Arduino keyboard

That's a neat trick! I've never used an Arduino, so I wouldn't be able to duplicate this functionality — but it could be the underpinnings for a product I'd purchase for an official Apple II. There's more technical information on Breedon's website, should anyone else wish to investigate or re-create his work.

(Hat tip to John Baichtal)

Paleotronic Magazine on Kickstarter

November 15th, 2017 12:30 PM
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The current landscape for print publications dedicated to retrocomputing is not vast. Generating enough content and interest for just one computer can be challenging, so there aren't many magazines that focus on specific platforms, like Juiced.GS does with the Apple II. A better path to commercial viability is to cover a broad range of related topics, though even that has its challenges. 300 Baud had a successful but short run in 2000, with all three issues now available online. 8-bit Magazine is still in publication with a new issue being crowdfunded roughly every four months. Its fifth issue is currently on Kickstarter — though it strikes me as time- and labor-intensive to crowdfund each individual issue, instead of offering recurring subscriptions.

A new player is set to enter the scene, and they too are using Kickstarter to fund their debut. KansasFest alumnae Melody and April Ayres-Griffiths are currently crowdfunding Paleotronic Magazine, which promises to "celebrate the best of yesterday’s technology, showcasing the most memorable video games, computers, audio-video technologies and more while also providing fun and interactive learning opportunities through software programming and foundational electronics engineering activities."

The magazine is ambitious in its scope, with seemingly glossy, full-color covers and 33 different departments of editorial content. (The typical issue of Juiced.GS has at most 12 "departments".) But with so many different content types, Paleotronic is likely to have a broad appeal, with retrocomputing enthusiasts of all ages and interests likely to find something that appeals to them.

The campaign includes support for the emulator microM8, an evolution of The Octalyzer, which has impressively added 3D effects to a variety of Apple II programs.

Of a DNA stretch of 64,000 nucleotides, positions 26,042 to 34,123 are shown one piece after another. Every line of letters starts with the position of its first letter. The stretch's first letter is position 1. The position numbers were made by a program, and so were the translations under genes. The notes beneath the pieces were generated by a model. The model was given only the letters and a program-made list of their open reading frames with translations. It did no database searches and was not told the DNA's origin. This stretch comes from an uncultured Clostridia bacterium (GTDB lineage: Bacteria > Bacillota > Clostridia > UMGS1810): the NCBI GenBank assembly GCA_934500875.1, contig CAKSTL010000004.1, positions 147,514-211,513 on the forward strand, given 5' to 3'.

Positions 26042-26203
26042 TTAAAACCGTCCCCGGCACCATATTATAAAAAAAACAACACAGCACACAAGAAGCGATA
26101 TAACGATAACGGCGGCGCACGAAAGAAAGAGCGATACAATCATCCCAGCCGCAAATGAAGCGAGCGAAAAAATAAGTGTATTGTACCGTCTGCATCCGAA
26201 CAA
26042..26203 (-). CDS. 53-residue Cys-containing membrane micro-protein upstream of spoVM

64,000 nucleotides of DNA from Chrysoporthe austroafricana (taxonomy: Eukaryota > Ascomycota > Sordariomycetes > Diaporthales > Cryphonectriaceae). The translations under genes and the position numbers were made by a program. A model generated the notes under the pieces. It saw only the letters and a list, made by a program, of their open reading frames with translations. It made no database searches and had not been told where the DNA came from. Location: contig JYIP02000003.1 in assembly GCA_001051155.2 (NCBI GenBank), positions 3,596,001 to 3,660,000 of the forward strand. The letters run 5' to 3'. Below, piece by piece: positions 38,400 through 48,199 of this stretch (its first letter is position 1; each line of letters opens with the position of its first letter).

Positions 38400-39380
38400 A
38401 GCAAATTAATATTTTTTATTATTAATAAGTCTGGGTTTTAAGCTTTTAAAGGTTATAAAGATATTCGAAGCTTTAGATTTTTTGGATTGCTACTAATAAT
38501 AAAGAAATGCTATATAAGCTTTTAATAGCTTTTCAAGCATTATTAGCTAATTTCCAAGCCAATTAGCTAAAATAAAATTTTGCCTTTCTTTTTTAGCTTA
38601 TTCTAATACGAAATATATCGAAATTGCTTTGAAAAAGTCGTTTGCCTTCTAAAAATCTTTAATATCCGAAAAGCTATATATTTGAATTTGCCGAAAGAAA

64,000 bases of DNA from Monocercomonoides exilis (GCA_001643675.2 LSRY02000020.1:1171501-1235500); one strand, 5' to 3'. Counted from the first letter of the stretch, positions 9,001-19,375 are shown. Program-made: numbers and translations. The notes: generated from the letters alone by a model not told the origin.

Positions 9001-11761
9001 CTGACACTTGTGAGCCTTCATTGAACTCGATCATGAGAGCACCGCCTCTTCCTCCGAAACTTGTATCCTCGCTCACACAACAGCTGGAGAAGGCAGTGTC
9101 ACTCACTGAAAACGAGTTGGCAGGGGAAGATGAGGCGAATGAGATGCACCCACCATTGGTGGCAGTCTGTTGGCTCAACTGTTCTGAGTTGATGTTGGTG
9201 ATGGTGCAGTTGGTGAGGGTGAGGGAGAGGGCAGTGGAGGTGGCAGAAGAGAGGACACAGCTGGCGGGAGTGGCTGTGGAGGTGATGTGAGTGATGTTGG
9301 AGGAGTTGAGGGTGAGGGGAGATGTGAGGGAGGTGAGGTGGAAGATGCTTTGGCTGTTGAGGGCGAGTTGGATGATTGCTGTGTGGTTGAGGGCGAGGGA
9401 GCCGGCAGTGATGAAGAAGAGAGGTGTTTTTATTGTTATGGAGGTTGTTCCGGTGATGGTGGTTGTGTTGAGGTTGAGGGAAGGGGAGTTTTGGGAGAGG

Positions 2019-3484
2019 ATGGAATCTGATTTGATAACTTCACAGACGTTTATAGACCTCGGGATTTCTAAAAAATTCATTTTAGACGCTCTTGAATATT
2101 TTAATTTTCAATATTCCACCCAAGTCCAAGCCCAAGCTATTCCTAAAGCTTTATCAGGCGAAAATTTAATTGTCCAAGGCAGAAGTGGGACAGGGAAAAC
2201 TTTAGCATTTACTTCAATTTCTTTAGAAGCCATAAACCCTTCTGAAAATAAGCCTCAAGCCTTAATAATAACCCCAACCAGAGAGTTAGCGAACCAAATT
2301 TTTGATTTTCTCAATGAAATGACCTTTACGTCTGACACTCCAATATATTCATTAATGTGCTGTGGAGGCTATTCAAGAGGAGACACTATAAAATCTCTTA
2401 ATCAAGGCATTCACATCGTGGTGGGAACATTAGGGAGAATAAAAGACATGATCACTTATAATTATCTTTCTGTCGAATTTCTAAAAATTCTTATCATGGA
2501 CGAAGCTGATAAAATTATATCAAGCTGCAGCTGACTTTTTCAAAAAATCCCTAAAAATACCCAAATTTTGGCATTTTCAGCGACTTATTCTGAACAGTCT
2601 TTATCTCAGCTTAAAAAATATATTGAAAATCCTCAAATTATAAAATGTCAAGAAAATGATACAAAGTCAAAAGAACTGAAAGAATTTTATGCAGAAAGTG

Whenever I teach someone how to run a crowdfunding campaign, I encourage them to have one of two qualities, if not both: a reputation and a prototype. By reputation, I mean that Kickstarter should not be the first place someone hears of you: you should already be established in the field. And a prototype is more than just a concept: you're coming to the table with a viable idea that is demonstrably functional and which just needs funds to be realized or produced.

By these two criteria, Paleotronic is off to a great start, with the Ayres-Griffiths having been contributing to the community for years with their software and a demo issue of Paleotronic (just like Juiced.GS did!). Its campaign earned 80% of its goal in just the first 24 hours, and by the time of this writing, it has already met its minimum, with 25 days still to go before the Kickstarter concludes on December 9, 2017.

I backed Paleotronic at a level to receive the first issue in print and the next five digitally. As you might guess, the editor of Juiced.GS would prefer to receive all the issues in print — but as the magazine is shipping from Australia, the additional cost of postage to the USA almost doubled the cost of the corresponding reward level!

Nonetheless, I'm glad to see our favorite hobby attracting more outlets for writers and readers to share their passion. I look forward to the first issue of Paleotronic being delivered in 2018; anyone else who wants to preorder their copy may do so via Kickstarter.

Stranger Things teaser on the Apple II

November 6th, 2017 4:26 PM
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The next Star Wars movie is a bit more than a month out, but fans aren't waiting for its release to create art inspired by the film. In July, Wahyu "Pinot" Ichwandardi remade the trailer for The Last Jedi on an Apple II. The monochromatic, cinematic result was a sight to see.

Not content to develop this workflow and then apply it only once, Pinot has returned to his 8-bit medium to create yet another trailer. This time, it's for the small screen as he re-imagines the teaser for the second season of the Netflix series Stranger Things.

For reference, here is the original teaser:

Stranger Things is a horror series set in the 1980s, with generous allusions and actors from that era. Reviews have often described it as a lost show that looks like it was created in the 1980s and is being discovered just now. As such, it's fitting that the Apple II would be the medium of choice to create its teaser.

To do so, Pinot once again returned to his Apple IIc and Dazzle Draw, as detailed on Twitter.